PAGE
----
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When caregivers support themselves, they are able to regenerate, re-energize and re-source. Doing so increases longevity as a caregiver and feeds the well of patience and understanding. In my blog post, Self Care Isn’t SELF-ish, I shared three tips included communicating with your loved one, see your doctor regularly and exercising.

Some additional tips ‘n tools for extending your ability to be a supportive caregiver in a longer-term situation where a loved one’s health has been compromised are:

  • Make a list of your needs and a list of resources you have available to fulfill them. If cash is tight because of medical costs, see what you can barter or trade. Check into your local community for free classes and other services you can take advantage of and double check your insurance. Some insurance programs now offer wellness programs with no cost to you.
  • Ask for help. If you are struggling, check the lists you completed for #4 above and figure out a plan of whom you can reach out to for help. If your loved one suffers from a particular illness, find a related non-profit and look into what is offered for those involved in a loved one’s care.
  • To be able to successfully incorporate these changes, take out your calendar and get your steps scheduled in. If you are adding in a doctor-approved exercise program, doing it regularly three times a week to start.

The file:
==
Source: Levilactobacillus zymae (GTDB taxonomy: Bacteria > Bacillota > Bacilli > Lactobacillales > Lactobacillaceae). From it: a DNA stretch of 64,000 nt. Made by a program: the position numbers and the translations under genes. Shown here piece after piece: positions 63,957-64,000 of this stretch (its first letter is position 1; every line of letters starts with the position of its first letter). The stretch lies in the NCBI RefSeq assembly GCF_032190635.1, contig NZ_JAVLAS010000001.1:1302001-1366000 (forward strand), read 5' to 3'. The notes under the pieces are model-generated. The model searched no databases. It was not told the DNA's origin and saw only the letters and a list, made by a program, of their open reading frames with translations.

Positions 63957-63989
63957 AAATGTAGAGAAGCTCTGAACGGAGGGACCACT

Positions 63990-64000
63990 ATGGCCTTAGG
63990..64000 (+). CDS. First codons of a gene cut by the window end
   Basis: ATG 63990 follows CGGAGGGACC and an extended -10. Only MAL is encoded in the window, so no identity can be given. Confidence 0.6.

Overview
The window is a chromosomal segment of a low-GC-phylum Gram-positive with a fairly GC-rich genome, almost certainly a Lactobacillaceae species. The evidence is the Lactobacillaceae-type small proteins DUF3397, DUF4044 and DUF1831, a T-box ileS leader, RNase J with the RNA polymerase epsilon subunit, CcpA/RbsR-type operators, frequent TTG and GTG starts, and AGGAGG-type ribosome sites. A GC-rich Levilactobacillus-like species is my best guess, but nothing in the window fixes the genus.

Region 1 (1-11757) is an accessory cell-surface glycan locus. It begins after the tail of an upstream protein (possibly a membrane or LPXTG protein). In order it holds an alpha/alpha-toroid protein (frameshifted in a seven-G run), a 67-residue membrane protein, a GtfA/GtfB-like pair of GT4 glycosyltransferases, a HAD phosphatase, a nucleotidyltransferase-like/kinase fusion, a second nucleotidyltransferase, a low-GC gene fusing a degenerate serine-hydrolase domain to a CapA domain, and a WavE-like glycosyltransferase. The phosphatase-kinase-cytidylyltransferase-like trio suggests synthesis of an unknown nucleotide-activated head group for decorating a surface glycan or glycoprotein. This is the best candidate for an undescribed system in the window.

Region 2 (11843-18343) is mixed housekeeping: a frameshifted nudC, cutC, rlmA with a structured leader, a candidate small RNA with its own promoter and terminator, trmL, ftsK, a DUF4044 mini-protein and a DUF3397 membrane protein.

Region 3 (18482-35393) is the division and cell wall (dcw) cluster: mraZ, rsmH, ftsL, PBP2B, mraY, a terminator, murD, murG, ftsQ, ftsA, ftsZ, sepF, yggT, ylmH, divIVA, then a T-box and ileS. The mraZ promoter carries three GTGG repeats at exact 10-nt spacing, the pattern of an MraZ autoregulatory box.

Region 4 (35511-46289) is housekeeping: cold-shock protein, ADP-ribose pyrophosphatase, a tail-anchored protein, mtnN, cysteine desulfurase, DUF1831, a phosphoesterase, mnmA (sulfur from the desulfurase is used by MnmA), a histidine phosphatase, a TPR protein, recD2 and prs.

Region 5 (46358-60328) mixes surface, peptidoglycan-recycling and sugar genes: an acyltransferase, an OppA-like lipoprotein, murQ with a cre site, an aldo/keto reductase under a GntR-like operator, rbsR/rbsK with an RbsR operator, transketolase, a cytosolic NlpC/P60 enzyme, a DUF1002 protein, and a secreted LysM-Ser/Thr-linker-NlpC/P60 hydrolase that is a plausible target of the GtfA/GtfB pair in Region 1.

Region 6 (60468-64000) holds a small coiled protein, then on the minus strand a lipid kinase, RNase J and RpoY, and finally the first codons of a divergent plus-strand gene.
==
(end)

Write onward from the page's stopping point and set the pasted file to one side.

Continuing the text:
• Set up accountability. Find a partner to be your workout buddy.  Set up an email system to let someone else know when you’ve achieved a goal and help them be accountable for changing something in their life.

Being consistent when you first add in a new program is more important than going over the top and doing too much. Gradual change over time is much more likely to become a transformed behavior or approach.

Doing this guilt free can be a challenge. Enrolling the person you are caring for if they are well enough to have those conversations is important. It is a win/win scenario for everyone if you are able to find time to care for yourself as well as your loved one.

Look ahead into a future where any obstacles in the way of taking care of yourself are removed. How would it feel to be supported in having a self-care program in place? If you had more energy, were in better shape and had the chance to release stress how might that shift the experience of caregiving?  If you begin to feel guilt over taking time for yourself, connect back to those feelings and recognize the gift the time you give yourself is also a gift to your loved one and all those who care about you. Self-care is not SELF-ish – and if you need more tips, you can purchase my eBook for under $10 here.

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